Terror, Insurgency, and the State
Ending Protracted Conflicts
Edited by Marianne Heiberg, Brendan O'Leary, and John Tirman
"An important collection of case study examinations of . . . longstanding insurgencies in Spain, Columbia, Indonesia, Lebanon, Israel, Ireland, India, Sri Lanka, Peru, Turkey, and Napal. . . . The book's individual chapters give superb background information. . . . These case studies provide excellent substantive foundations for comparative analysis. The authors make numerous realistic and constructive recommendations for policy makers. . . . Highly recommended."—Choice
The wave of civil wars, terror attacks, and insurgencies over the last half century has redefined our notion of protracted conflicts. While the American news media have devoted primary coverage to the threat posed by al-Qaeda since 9/11, other insurgent groups have arisen and gained momentum across the map, and much less attention has been devoted to explaining what governmental policies bring such insurgencies to an end.
The result of a multiyear project, Terror, Insurgency, and the State assembles the findings of scholars who conducted extensive field research with rebel groups and governments. This comparative analysis documents the aim of long-standing insurgent groups such as the Tamil Tigers, the IRA, the Revolutionary Armed Forces of Colombia, the Kurdistan Workers' Party, Basque Country and Liberty, and the People's Liberation Army of the Communist Party of Nepal, as well as the more recently visible Hizballah and Hamas. These groups represent varying kinds of insurgency. Several strive for national liberation or territory. They are either secessionists who contend with a central government that they regard as hostile, or irredentists who seek to reunify a divided homeland. Others, with rural and peasant bases, emphasize economic inequalities, class struggle, and socialism. At least three known factions are explicitly Islamist, with a religious agenda and a paramilitary organization.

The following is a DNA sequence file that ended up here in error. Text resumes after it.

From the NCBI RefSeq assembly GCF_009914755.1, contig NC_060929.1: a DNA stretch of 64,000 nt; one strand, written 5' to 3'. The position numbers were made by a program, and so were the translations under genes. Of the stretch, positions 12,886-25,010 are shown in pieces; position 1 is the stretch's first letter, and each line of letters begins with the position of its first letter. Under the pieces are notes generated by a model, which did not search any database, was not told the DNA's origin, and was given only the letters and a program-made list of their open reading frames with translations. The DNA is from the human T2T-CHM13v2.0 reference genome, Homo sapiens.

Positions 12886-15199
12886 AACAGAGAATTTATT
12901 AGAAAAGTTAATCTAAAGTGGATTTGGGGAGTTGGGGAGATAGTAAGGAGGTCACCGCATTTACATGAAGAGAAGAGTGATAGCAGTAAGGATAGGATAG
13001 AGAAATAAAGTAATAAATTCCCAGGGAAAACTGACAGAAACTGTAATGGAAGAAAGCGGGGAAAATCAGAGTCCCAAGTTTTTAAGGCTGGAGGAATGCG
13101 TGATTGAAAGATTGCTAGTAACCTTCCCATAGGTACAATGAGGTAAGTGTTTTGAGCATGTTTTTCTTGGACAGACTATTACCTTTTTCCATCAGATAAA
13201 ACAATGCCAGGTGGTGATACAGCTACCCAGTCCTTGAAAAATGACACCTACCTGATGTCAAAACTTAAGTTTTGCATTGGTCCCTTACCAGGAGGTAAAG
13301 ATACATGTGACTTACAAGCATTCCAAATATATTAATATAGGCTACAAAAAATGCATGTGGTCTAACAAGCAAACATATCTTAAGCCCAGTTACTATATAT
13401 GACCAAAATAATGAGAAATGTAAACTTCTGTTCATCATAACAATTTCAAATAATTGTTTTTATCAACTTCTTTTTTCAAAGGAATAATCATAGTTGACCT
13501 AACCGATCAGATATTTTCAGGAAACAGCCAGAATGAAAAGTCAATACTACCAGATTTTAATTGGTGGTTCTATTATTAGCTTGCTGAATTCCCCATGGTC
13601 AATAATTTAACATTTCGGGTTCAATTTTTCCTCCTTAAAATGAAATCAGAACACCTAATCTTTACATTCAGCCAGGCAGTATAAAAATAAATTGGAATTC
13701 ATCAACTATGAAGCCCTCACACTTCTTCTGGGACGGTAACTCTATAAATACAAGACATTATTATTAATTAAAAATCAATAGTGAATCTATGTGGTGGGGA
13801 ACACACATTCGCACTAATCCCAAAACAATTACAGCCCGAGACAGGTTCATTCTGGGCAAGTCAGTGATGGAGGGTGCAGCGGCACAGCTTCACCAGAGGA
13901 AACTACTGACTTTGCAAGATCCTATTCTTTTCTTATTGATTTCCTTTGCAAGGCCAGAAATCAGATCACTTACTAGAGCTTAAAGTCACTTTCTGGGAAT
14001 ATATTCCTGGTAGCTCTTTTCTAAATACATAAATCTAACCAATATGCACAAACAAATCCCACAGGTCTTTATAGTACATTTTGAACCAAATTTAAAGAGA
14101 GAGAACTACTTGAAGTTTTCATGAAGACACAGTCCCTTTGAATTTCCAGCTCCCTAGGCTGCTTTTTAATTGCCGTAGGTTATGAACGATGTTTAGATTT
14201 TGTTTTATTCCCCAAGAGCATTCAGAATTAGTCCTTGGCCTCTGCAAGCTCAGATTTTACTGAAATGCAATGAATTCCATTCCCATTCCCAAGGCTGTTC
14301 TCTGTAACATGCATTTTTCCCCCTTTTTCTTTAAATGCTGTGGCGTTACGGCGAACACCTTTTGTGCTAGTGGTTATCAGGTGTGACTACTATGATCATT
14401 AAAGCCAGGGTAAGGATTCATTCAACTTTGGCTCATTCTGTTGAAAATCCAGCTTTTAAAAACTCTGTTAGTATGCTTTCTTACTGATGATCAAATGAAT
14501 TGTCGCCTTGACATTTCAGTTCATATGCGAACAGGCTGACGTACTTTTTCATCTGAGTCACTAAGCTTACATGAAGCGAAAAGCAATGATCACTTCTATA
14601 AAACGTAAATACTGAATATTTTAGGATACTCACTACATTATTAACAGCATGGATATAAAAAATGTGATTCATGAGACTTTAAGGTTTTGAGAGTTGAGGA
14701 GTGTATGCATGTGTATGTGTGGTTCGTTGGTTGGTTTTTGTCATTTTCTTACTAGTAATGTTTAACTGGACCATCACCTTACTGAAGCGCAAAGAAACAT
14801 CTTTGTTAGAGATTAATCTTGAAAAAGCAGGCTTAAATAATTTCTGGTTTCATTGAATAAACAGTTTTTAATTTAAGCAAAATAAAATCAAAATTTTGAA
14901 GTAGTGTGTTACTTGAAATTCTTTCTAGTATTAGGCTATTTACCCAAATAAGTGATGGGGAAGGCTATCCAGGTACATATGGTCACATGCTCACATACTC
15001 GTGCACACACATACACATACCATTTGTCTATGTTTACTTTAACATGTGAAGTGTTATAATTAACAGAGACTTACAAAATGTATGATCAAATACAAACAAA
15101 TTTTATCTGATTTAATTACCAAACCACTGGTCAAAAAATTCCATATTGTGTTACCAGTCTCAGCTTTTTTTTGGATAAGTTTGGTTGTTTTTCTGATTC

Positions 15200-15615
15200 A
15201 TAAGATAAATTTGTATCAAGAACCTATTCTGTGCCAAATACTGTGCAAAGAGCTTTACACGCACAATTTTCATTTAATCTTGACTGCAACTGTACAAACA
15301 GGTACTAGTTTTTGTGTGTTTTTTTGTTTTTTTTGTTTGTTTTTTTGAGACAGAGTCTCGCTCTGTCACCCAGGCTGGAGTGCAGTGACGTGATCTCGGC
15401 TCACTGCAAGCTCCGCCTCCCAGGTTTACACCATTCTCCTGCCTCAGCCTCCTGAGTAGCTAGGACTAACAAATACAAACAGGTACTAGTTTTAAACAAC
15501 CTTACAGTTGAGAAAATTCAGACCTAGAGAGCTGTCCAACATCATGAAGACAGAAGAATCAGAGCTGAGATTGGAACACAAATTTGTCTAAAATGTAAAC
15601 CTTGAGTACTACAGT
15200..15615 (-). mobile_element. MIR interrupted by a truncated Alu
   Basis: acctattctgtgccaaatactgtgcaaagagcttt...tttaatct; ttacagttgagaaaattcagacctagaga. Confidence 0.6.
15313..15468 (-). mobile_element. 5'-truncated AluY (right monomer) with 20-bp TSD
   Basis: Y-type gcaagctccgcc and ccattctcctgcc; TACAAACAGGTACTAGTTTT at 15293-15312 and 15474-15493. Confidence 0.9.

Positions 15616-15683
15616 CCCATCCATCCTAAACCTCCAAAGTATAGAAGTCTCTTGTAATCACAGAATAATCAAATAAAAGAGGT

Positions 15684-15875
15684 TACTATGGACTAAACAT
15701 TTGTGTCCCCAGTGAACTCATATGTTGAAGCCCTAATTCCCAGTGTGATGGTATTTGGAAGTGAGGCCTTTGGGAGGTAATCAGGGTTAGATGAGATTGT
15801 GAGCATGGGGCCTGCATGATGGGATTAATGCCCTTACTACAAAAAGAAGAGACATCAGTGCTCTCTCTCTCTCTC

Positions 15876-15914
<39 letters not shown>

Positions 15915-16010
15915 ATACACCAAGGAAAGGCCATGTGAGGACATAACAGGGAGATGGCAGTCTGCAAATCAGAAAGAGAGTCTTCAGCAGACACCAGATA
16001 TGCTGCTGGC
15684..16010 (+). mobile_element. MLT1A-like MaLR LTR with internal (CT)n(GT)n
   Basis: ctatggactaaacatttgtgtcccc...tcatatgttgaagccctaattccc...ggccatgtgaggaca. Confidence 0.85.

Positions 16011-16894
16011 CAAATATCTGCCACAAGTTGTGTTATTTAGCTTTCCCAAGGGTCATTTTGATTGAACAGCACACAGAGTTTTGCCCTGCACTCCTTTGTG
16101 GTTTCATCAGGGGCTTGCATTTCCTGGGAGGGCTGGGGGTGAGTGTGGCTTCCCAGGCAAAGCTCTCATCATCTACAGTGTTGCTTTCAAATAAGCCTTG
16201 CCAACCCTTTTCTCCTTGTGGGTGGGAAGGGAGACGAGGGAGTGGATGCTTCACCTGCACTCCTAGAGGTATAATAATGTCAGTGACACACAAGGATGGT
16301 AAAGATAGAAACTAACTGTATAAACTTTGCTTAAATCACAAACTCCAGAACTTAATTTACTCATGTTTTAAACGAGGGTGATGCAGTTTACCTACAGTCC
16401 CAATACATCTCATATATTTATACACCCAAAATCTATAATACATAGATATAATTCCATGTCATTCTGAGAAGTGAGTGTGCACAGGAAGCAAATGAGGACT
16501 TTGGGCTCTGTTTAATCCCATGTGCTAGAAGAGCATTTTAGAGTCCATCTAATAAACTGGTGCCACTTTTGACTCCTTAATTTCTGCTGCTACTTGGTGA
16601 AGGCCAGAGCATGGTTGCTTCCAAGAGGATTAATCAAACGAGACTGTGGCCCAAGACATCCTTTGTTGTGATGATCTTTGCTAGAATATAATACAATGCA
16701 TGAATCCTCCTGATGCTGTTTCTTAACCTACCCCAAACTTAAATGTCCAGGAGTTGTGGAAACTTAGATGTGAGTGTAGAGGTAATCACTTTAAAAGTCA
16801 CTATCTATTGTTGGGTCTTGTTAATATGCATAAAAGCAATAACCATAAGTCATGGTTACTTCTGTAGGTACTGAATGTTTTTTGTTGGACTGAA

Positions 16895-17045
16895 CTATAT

Marianne Heiberg (1945-2004) was Senior Researcher at the Norwegian Institute of International Affairs and an expert on ethnic conflicts and peacekeeping operations in the Middle East. She served as Director of the United Nations Relief and Works Agency for Palestine Refugees (UNRWA) in the Near East and as Special Advisor to the Director-General of the United Nations Educational, Scientific and Cultural Organization (UNESCO) for its Culture for Peace program.
Brendan O'Leary is Lauder Professor of Political Science and Director of the Program in Ethnic Conflict at the University of Pennsylvania. He is the author, coauthor, or coeditor of fifteen books, including The Future of Kurdistan in Iraq, also available from the University of Pennsylvania Press.
John Tirman is Executive Director of the Center for International Studies at MIT and has served as an advisor to the U.S. State Department and several NGOs. He is the author, coauthor, or editor of ten books on international affairs and U.S. foreign policy, including The Maze of Fear: Security and Migration After 9/11 and Multilateralism Under Challenge? Power, International Order, and Structural Change.